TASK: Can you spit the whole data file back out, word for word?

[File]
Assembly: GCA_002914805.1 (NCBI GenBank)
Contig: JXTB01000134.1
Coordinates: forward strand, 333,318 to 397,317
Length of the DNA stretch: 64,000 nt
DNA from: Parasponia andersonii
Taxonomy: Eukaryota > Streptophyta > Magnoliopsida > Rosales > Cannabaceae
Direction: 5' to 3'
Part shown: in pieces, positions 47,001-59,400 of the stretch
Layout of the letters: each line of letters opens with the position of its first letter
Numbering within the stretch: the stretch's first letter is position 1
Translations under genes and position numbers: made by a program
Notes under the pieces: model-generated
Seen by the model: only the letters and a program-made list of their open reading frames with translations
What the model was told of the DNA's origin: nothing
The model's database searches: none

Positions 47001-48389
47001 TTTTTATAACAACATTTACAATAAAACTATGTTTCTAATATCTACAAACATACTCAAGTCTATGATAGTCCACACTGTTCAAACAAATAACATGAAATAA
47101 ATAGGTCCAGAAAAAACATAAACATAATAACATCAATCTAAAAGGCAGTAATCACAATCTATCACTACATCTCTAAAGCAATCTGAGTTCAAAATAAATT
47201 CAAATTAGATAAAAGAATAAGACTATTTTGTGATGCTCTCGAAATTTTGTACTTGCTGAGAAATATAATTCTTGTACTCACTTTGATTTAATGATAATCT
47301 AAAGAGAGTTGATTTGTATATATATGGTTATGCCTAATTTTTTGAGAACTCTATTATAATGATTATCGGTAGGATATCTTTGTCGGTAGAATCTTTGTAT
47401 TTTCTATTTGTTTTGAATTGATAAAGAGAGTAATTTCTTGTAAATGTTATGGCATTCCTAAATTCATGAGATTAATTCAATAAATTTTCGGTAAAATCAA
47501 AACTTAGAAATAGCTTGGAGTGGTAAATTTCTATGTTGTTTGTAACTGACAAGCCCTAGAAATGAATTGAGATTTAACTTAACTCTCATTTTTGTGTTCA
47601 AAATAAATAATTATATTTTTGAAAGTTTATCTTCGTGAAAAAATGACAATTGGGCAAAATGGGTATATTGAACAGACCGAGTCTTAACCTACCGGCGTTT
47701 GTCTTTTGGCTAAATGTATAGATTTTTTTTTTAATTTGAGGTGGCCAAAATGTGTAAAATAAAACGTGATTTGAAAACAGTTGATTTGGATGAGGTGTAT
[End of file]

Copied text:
Assembly: GCA_002914805.1 (NCBI GenBank)
Contig: JXTB01000134.1
Coordinates: forward strand, 333,318 to 397,317
Length of the DNA stretch: 64,000 nt
DNA from: Parasponia andersonii
Taxonomy: Eukaryota > Streptophyta > Magnoliopsida > Rosales > Cannabaceae
Direction: 5' to 3'
Part shown: in pieces, positions 47,001-59,400 of the stretch
Layout of the letters: each line of letters opens with the position of its first letter
Numbering within the stretch: the stretch's first letter is position 1
Translations under genes and position numbers: made by a program
Notes under the pieces: model-generated
Seen by the model: only the letters and a program-made list of their open reading frames with translations
What the model was told of the DNA's origin: nothing
The model's database searches: none

Positions 47001-48389
47001 TTTTTATAACAACATTTACAATAAAACTATGTTTCTAATATCTACAAACATACTCAAGTCTATGATAGTCCACACTGTTCAAACAAATAACATGAAATAA
47101 ATAGGTCCAGAAAAAACATAAACATAATAACATCAATCTAAAAGGCAGTAATCACAATCTATCACTACATCTCTAAAGCAATCTGAGTTCAAAATAAATT
47201 CAAATTAGATAAAAGAATAAGACTATTTTGTGATGCTCTCGAAATTTTGTACTTGCTGAGAAATATAATTCTTGTACTCACTTTGATTTAATGATAATCT
47301 AAAGAGAGTTGATTTGTATATATATGGTTATGCCTAATTTTTTGAGAACTCTATTATAATGATTATCGGTAGGATATCTTTGTCGGTAGAATCTTTGTAT
47401 TTTCTATTTGTTTTGAATTGATAAAGAGAGTAATTTCTTGTAAATGTTATGGCATTCCTAAATTCATGAGATTAATTCAATAAATTTTCGGTAAAATCAA
47501 AACTTAGAAATAGCTTGGAGTGGTAAATTTCTATGTTGTTTGTAACTGACAAGCCCTAGAAATGAATTGAGATTTAACTTAACTCTCATTTTTGTGTTCA
47601 AAATAAATAATTATATTTTTGAAAGTTTATCTTCGTGAAAAAATGACAATTGGGCAAAATGGGTATATTGAACAGACCGAGTCTTAACCTACCGGCGTTT
47701 GTCTTTTGGCTAAATGTATAGATTTTTTTTTTAATTTGAGGTGGCCAAAATGTGTAAAATAAAACGTGATTTGAAAACAGTTGATTTGGATGAGGTGTAT